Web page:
Gray divorce is a term used to describe a divorce that happens when either you or your spouse is over 50 years old. According to Market Watch, approximately 25% of divorces in the United States involve older couples, and while the divorce rate is declining overall, it is increasing for this age group.
Some issues that frequently arise in divorces among younger couples may not be an issue in a gray divorce. For example, your children may already have grown up and gone to college. If this is the case, there is no longer any need to think about child support, custody or funding their education. However, gray divorce can introduce other issues that are either completely unique or more urgent than they would have been if you had divorced when you were younger.
After many years in the family home, you may have a sentimental attachment to it. However, it may not make sense for you to keep it and assume all the financial responsibility for it. It may make more sense for you and your spouse to sell the home and split the proceeds.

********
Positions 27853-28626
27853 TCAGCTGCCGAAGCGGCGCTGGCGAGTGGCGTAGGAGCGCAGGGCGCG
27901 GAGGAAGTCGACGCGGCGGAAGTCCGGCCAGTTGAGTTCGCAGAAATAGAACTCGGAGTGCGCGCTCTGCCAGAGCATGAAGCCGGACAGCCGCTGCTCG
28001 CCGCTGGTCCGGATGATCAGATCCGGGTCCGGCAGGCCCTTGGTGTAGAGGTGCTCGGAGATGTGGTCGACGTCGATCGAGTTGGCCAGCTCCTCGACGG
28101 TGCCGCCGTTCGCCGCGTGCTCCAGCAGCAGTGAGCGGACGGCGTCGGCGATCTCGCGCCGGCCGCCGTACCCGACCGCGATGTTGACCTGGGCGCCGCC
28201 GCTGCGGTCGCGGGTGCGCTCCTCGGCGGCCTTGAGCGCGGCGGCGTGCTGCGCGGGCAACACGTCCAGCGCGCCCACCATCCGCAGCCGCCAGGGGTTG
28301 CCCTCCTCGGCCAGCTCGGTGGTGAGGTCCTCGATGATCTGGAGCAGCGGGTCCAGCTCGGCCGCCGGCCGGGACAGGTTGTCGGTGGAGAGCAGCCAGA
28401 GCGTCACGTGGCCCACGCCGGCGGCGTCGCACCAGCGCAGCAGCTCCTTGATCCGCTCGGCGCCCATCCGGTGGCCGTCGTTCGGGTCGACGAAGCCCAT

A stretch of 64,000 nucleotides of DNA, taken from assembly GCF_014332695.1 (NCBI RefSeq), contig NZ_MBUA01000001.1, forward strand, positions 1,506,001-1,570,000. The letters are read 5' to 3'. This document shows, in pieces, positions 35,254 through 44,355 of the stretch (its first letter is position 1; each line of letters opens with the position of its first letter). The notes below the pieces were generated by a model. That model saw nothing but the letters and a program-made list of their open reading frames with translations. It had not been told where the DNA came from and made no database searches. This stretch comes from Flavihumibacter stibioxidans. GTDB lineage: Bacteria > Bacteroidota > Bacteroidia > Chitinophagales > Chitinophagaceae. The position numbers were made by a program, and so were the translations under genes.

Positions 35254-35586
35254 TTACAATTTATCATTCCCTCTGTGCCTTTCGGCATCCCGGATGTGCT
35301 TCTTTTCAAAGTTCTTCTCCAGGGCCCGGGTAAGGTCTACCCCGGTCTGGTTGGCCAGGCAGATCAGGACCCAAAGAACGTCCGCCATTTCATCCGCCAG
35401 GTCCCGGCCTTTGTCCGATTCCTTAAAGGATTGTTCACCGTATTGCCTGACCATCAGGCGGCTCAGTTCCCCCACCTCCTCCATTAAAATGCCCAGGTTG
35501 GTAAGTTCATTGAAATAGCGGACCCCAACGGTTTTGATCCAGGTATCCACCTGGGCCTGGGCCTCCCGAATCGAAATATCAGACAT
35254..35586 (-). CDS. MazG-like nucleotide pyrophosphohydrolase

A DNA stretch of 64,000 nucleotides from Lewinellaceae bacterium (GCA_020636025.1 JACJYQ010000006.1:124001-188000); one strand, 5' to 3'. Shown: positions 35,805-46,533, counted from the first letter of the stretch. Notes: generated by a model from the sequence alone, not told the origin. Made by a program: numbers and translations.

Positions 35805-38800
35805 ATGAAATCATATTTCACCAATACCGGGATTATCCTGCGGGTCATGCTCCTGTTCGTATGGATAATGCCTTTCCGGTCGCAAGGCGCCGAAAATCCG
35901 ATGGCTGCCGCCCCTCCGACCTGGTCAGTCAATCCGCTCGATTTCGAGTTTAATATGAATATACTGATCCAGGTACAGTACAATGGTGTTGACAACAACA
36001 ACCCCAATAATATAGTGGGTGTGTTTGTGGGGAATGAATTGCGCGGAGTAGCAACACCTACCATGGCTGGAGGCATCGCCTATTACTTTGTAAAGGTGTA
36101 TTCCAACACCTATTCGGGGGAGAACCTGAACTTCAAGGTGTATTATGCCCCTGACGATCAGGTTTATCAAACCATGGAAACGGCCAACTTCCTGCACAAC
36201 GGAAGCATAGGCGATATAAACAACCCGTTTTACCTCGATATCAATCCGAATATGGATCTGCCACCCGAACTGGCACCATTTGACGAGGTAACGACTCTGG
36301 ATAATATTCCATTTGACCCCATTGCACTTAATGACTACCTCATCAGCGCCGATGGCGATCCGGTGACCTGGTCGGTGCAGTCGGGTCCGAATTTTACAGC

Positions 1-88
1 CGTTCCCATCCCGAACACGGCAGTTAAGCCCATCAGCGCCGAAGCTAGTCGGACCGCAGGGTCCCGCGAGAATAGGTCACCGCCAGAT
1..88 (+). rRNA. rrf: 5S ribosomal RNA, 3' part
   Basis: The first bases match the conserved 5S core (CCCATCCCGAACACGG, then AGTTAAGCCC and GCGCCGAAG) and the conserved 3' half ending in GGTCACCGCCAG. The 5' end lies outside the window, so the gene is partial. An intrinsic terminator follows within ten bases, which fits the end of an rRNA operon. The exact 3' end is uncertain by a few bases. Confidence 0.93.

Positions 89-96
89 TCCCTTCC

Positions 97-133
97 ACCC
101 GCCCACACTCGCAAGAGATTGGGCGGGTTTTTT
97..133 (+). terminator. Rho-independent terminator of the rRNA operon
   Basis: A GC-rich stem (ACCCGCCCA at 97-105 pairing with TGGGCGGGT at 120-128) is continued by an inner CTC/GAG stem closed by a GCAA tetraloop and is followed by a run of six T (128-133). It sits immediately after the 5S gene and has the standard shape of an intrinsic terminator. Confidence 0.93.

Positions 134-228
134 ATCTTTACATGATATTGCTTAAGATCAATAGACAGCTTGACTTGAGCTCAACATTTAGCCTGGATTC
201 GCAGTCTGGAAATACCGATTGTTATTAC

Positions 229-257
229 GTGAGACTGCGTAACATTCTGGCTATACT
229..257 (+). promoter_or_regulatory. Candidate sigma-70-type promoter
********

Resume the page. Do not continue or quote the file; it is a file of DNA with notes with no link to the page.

You may currently have coverage under your spouse’s policy, but that arrangement probably will not continue after your divorce. If you divorce in your early 50s, it could be over a decade before you qualify for Medicare coverage. In the interim, it can be a challenge to find affordable health coverage.
A gray divorce now can disrupt, or at least change, your plans for your retirement. It may affect your Social Security benefits, your retirement funds and, if you and your spouse own a business together, your succession plans.